Antidepressants used in the treatment of chronic neuropathic pain include tricyclic antidepressants, selective serotonin reuptake inhibitors and selective noradrenaline reuptake inhibitors, all of which have increased side effects in older adults. As such, the choice should be based on the side effect profile of each drug. Tricyclic antidepressants are better avoided in this population due to anticholinergic effects and cardiac toxicity [59]. Anticonvulsants, such as pregabalin and gabapentin, have a better safety profile when used as an adjuvant treatment for persistent neuropathic pain in older adults [23].

The use of bone antiresorptive therapies, such as bisphosphonates and denosumab, is not recommended as immediate strong analgesics or to replace radiation therapy, but their addition for pain treatment is beneficial when bone pain is widespread and difficult to localise or in cases of bone pain recurrence after radiotherapy. In older patients with bone metastases that are candidates for bisphosphonates, particular attention should be paid to its potential for renal toxicity with renal monitoring. The product label advocates stepwise dose reductions when baseline creatinine clearance is 30–60 ml/minute, and zoledronic acid is not recommended in patients with severe renal deterioration [60]. Denosumab has been demonstrated to prevent the progression of pain severity and pain interference in HrQOL in the integrated analysis of patient-reported outcomes and analgesic use from three randomised trials of denosumab and zoledronic acid [61].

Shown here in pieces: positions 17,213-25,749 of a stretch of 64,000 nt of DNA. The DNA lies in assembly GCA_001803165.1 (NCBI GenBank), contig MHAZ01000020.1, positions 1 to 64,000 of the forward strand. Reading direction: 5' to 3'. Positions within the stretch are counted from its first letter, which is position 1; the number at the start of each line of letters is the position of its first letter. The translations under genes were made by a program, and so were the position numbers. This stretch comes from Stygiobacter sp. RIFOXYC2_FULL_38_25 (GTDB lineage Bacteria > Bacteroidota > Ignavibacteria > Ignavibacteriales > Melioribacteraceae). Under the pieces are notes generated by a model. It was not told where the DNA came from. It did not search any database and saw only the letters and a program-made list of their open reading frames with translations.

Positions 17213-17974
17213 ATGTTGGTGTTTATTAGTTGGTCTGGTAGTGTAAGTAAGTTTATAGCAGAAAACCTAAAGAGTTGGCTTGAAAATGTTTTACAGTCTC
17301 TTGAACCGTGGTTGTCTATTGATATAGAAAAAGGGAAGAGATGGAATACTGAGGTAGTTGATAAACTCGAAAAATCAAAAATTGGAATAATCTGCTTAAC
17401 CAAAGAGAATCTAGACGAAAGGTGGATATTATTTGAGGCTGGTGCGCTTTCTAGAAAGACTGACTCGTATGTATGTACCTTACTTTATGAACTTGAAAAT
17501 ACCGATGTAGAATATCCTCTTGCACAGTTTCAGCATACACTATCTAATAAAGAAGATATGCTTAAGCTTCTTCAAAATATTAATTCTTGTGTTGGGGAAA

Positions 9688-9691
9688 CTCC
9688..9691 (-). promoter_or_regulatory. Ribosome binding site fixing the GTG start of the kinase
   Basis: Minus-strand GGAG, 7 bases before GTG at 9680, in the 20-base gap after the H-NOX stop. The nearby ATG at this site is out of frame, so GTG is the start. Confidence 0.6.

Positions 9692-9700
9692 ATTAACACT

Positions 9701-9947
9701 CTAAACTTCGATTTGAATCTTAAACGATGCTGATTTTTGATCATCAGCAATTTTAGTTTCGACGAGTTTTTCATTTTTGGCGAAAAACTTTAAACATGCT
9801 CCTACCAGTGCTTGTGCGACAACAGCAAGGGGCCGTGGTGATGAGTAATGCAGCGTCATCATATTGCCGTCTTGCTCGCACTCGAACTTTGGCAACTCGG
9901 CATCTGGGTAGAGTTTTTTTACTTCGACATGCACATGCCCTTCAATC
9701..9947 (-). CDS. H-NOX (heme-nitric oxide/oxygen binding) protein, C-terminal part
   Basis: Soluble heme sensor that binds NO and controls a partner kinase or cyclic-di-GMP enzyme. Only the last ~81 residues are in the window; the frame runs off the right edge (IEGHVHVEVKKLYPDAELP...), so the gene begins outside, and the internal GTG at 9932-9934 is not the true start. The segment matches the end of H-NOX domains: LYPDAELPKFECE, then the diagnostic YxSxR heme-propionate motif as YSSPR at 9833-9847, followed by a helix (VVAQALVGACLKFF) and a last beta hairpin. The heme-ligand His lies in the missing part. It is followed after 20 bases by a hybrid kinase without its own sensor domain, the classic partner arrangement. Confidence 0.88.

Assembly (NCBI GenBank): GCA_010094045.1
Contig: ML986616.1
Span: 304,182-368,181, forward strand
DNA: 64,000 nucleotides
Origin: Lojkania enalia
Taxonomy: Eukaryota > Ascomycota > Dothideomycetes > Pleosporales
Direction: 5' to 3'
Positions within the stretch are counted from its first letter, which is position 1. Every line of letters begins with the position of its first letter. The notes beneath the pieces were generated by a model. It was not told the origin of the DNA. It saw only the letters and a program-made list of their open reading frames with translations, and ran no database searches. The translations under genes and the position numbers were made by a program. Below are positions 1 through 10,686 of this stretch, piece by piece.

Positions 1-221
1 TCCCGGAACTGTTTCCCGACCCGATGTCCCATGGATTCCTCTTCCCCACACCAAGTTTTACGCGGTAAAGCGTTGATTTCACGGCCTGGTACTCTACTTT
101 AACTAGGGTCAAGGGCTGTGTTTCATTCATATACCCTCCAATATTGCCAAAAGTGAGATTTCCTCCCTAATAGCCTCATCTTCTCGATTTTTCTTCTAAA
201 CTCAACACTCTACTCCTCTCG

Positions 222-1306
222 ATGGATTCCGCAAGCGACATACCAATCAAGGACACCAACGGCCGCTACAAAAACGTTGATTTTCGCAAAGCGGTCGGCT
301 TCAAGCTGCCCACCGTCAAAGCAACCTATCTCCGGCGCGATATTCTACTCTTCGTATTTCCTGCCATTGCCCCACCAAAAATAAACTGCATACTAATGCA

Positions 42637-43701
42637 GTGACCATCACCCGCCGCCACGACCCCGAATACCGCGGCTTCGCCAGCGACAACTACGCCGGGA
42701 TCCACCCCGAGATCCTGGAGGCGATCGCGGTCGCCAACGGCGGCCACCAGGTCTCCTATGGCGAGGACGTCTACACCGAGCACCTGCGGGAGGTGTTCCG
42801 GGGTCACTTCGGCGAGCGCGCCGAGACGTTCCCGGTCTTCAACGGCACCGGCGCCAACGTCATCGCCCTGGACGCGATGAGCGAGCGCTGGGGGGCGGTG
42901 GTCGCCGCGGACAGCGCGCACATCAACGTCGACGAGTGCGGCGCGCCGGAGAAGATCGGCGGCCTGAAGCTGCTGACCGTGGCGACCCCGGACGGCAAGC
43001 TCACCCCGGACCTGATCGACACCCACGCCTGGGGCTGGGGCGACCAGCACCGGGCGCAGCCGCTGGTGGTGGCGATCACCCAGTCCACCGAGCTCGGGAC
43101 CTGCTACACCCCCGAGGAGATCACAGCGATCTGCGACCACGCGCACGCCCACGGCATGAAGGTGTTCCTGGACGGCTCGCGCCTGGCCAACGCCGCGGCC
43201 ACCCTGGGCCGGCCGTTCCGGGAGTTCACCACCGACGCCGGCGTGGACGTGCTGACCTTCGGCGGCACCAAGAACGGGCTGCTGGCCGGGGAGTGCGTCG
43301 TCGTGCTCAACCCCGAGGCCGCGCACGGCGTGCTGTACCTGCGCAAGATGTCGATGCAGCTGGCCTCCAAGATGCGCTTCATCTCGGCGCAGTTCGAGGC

Mild opioids

These agents are not considered the best option, as they are associated with an increased risk of confusion and alterations in the mental status of older patients. A systematic review of six observational studies demonstrated that the use of tramadol or meperidine was associated with an increased risk of delirium, whereas the use of morphine, fentanyl, oxycodone and codeine was not when compared to non-opioid medications [62].

Strong opioids

Clinician’s experience, patient’s previous experiences and availability of a drug from local pharmacies are determining factors in opioid selection for older adults.

Even though the use of opioid analgesics for moderate to severe pain is becoming increasingly accepted [23], published data still indicate an underuse of opioids in the older population [6365]. This under-prescription might be explained by the potential associated side effects. Controversially, one meta-analysis has demonstrated that old age is associated with a low risk for opioids abuse and misuse [66]. Upon initiation, patients should be monitored with screening tools to assess the risk of the likelihood of opioid misuse. Such monitoring starts with opioid risk tools scores and might extend to the use of urine toxicology screens on a periodic basis [67]. Moreover, physicians should assess and guide patients and caregivers on the safe storage of the drug, given the risks for drug mixing, overdose and using opioids for a purpose other than pain reduction.